The people of Britain are beginning to take it a growing interest in the personality of their future Queen—only beginning, because so far Princess Elizabeth's life has most rightly been spent in her home rather than in the public eye, and her future subjects know relatively little of her, apart from the admirable broadcast talk she gave some three years ago to the children of the Empire, at home and overseas, when she was only fourteen. Now that the Princess stands on the threshold of public life, both they and persons in other lands who watch the fortunes of the British Royal House may feel some natural desire to know how she is being prepared for the high office that will one day be hers; and the Queen has shown a gracious readiness to make available such information as is requisite for that purpose.
It is more than a century, though not much more, since a girl of seventeen stood first in succession to the Throne, and some comparison between the heir-presumptive of that day and the heir-presumptive of this is not only inevitable but instructive. What part Princess Victoria's native qualities, and what part the training she received, played respectively in fitting her for the great responsibilities she so greatly sustained is not to be precisely estimated. What is certain is that, with one arguable exception, she was the greatest Queen Britain has known, and one of its greatest sovereigns.
Yet in all but one respect—a childhood shadowed by a war which has cut off the opportunity of foreign travel at an age when its educational value would be great—the advantage is with the Princess of today. First and foremost, she is far more fortunate in her parentage and early surroundings. The Duke of Kent, Princess Victoria's father, had his qualities, but all his associations were German, and his wholly German wife was a well-meaning but limited woman. The secluded household at Kensington, then well outside London, was permeated by the influence of the German Fraulein Lehzen, the German Prince Leopold (the Duchess of Kent's brother), and the half-German Baron Stockmarnot—not the happiest atmosphere for the nurture of a Queen.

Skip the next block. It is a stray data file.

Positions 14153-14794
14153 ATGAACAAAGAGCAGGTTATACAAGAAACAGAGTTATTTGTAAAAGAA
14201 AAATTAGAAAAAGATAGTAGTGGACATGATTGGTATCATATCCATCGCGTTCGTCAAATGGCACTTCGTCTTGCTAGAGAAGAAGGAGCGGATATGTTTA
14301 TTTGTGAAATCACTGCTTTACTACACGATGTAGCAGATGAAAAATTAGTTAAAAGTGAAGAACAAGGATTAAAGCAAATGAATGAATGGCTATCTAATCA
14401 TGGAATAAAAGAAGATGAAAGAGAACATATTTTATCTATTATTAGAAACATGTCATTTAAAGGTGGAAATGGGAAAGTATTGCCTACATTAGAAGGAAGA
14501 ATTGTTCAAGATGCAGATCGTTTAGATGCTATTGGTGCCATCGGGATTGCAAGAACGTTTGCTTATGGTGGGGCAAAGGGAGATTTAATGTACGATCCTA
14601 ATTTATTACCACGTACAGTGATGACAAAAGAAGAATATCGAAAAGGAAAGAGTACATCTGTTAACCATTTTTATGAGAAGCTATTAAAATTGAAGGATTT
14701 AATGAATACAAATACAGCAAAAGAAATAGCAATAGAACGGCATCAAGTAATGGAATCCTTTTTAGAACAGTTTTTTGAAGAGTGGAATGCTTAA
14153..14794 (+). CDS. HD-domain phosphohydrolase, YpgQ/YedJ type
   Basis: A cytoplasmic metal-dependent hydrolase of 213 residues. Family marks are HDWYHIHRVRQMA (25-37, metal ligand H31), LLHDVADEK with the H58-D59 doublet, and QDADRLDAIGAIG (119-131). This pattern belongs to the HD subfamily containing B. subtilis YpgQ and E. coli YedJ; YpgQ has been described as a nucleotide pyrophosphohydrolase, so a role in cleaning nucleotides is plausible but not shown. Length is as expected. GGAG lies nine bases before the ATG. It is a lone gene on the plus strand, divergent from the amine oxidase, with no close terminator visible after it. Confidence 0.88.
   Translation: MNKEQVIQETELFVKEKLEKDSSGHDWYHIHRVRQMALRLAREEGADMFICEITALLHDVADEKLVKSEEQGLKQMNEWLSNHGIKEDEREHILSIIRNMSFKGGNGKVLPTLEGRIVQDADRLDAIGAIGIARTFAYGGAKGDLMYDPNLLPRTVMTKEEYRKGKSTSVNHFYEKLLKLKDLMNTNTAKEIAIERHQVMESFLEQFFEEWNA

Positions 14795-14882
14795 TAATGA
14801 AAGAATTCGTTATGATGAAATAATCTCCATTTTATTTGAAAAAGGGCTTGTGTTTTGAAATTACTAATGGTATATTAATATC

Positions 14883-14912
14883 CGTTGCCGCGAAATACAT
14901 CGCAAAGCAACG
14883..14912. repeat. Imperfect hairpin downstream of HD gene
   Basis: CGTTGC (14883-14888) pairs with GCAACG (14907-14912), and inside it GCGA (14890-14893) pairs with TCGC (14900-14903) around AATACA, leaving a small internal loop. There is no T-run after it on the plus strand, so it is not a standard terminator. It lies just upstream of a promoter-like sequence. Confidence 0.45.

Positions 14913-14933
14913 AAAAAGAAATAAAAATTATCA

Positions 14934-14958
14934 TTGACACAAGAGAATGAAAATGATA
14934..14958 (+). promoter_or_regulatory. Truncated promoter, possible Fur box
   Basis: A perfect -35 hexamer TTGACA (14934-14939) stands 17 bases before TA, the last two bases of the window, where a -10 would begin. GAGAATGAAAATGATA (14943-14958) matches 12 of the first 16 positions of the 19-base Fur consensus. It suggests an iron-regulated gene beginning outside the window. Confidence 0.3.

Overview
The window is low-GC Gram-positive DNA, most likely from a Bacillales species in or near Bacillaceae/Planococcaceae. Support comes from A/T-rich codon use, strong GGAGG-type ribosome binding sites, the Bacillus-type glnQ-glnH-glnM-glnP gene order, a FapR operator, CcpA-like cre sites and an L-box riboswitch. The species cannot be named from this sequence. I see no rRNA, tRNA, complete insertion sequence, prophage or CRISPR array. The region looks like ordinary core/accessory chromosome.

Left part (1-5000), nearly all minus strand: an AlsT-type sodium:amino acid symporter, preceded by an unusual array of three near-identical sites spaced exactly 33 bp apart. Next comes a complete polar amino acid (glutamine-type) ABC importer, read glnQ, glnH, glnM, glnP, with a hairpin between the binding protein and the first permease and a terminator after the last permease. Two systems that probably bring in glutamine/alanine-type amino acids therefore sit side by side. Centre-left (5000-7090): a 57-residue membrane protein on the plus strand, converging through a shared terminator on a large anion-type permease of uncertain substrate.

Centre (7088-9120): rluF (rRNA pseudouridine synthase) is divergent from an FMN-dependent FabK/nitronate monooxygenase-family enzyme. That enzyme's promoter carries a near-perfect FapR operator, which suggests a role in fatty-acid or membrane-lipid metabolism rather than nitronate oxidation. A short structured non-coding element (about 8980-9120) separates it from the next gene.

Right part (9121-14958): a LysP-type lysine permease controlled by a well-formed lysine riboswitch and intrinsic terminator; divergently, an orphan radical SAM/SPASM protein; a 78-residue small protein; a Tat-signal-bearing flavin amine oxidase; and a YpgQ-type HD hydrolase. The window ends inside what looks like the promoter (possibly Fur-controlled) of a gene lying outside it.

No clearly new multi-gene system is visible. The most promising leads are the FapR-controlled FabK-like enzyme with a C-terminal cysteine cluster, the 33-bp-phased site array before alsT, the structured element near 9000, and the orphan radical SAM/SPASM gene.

Princess Elizabeth was born in a house in a London street, and spent most of the first ten years of her life in a house in another London street, Piccadilly, with cars and buses and taxis—all that makes up the swift and shifting life of London speeding ceaselessly past its windows day and night. It was the comfort of an English home like a thousand others, rather than the luxury, or imagined luxury, of a palace. There the Princess was taught to read by her mother. Till she was seven her education was confined to reading and writing (Princess Victoria was tutored in the latter by the writing-master of Westminster School), French, the piano, and dancing. Then Miss Crawford, Scottish, an Edinburgh graduate, well-traveled, a lover of fresh air and exercise, was brought south to institute a very different tutelage from that exercised over the Princess of the 1820's by Fraulein Lehzen.
But King George's two daughters—for Princess Elizabeth is happily not, like Princess Victoria, an only child—are well-provided also with teachers of special subjects, such as French, German, and music. Princess Elizabeth today reads history with the Vice-Provost of Eton, on the basis of such works as Trevelyan's History of England, which could not be improved on, and Muzzey's History of the United States (how many English girls of seventeen read any American history at all?), together with European history in outline. In Biblical history Canon Crawley, of St. George's Chapel, Windsor, has been her guide. A natural linguist, she speaks French and German fluently and with an excellent accent. She has read some Moliere, some Corneille, some Daudet, and she knows many of "Les Cent Meilleurs Poemes Francais" by heart.